Dr. Derek Jennings
Assistant Professor, School of Public Health, University of Washington
Dr. Derek Jennings is a Bezruchka Family Endowed Professor within the UW School of Public Health. As a tribal nations member, he works primarily with Indigenous communities as a health educator, addressing the social determinants of health related to food, diet and improving diet.
Phd Candidate, Interdisciplinary Studies, University of British Columbia
Kelsey Timler is a settler scholar and fourth-year doctoral candidate at the University of British Columbia. She works on a number of Participatory Action Research projects in partnership with currently and formerly incarcerated peoples, with the ultimate goal of supporting the health, wellbeing and dignity of those unjustly burdened by the colonial carceral state. In previous life she was a professional cook for many years, and her doctoral work is focused on co-developing a food justice project with women on parole, seeing food as an entryway to community building, healing, and resurgence. She believes in the power of food to bring people together, the strength of art and storytelling to empower, disrupt, and dream, and the obligation of academic researchers to acknowledge and confront the ongoing harms of extractive research. She is grateful to work alongside a vibrant network experts who’ve survived incarceration, artists and activists, and of Indigenous Elders and teachers. Kelsey lives on the unceded and occupied territories of the Stό:lō Nation in British Columbia, Canada.
Dr. Katherine A. Collins
Assistant Professor, Department of Psychology and Health Studies, University of Saskatchewan
Katherine (Katie) Anne Collins, PhD, HBSc, is of mixed-race ancestry: her mother is Cree while her father had white Irish ancestry. Katie received her Honours Bachelor of Science from the University of Toronto in 2007 and her Doctorate in Experimental Social Psychology from the University of Ottawa in 2015. She is now an Assistant Professor in the Department of Psychology and Health Studies at the University of Saskatchewan. As a social psychologist, Katie believes it is of vital importance to conduct research that is relevant to, and can inform, socio-cultural issues. In line with this, she is an emerging scholar in the areas of culture, language, and identity. She believes that a strong cultural identity is necessary for individuals and communities to thrive. As Katie knows from her own experience, language is inextricably linked to both culture and identity; it links us to other people, shapes our experience of the world, and defines the way we think about ourselves.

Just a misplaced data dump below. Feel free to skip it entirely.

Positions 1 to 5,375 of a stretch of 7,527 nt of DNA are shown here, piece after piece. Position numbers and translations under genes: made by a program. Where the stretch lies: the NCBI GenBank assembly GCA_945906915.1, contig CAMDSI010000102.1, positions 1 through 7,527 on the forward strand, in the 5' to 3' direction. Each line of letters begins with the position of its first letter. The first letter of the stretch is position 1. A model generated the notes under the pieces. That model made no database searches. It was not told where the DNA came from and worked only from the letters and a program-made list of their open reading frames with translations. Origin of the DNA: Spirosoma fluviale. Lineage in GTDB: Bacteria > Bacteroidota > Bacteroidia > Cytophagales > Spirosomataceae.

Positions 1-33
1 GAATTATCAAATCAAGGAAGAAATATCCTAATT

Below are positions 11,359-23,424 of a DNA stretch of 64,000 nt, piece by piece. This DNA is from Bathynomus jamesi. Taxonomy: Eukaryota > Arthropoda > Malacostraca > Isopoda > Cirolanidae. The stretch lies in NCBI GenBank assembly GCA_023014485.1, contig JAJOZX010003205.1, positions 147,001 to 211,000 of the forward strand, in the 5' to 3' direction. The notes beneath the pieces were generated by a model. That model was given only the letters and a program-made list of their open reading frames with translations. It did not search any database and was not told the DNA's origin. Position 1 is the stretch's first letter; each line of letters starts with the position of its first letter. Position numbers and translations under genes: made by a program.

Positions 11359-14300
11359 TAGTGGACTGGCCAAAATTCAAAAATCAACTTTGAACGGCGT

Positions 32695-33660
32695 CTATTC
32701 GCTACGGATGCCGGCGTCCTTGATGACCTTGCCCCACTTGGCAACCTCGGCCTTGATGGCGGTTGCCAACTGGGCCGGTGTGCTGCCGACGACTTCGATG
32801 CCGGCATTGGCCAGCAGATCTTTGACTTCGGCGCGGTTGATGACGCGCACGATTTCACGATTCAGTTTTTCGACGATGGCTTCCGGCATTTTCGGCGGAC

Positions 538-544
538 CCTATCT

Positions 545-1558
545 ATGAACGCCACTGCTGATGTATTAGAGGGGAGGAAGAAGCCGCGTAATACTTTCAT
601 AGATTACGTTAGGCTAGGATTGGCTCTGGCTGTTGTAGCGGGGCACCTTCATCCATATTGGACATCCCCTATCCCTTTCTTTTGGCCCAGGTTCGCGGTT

Amber S. Khan
PhD Candidate, Department of Environmental & Occupational Health Sciences, University of Washington
Amber Khan is a fourth-year doctoral candidate in the Department of Environmental and Occupational Health Sciences. Her research is broadly focused on disaster recovery and climate change displacement among marginalized communities, with a specific focus on housing at the moment. She received her MPH in Environmental Epidemiology from University of California Berkeley in 2019.
PhD Student, Epidemiology, University of Washington
Hiwot Zewdie is a second-year doctoral student in the Department of Epidemiology and pre-doctoral trainee on the Biostatistics, Epidemiologic, and Bioinformatic Training in Environmental Health training grant at the University of Washington. She previously received an MSc in Global Health and certificate in Geospatial Analysis from Duke University. Hiwot’s research interests include exploring social and built environment determinants of chronic disease outcomes, particularly in rapidly urbanizing contexts globally.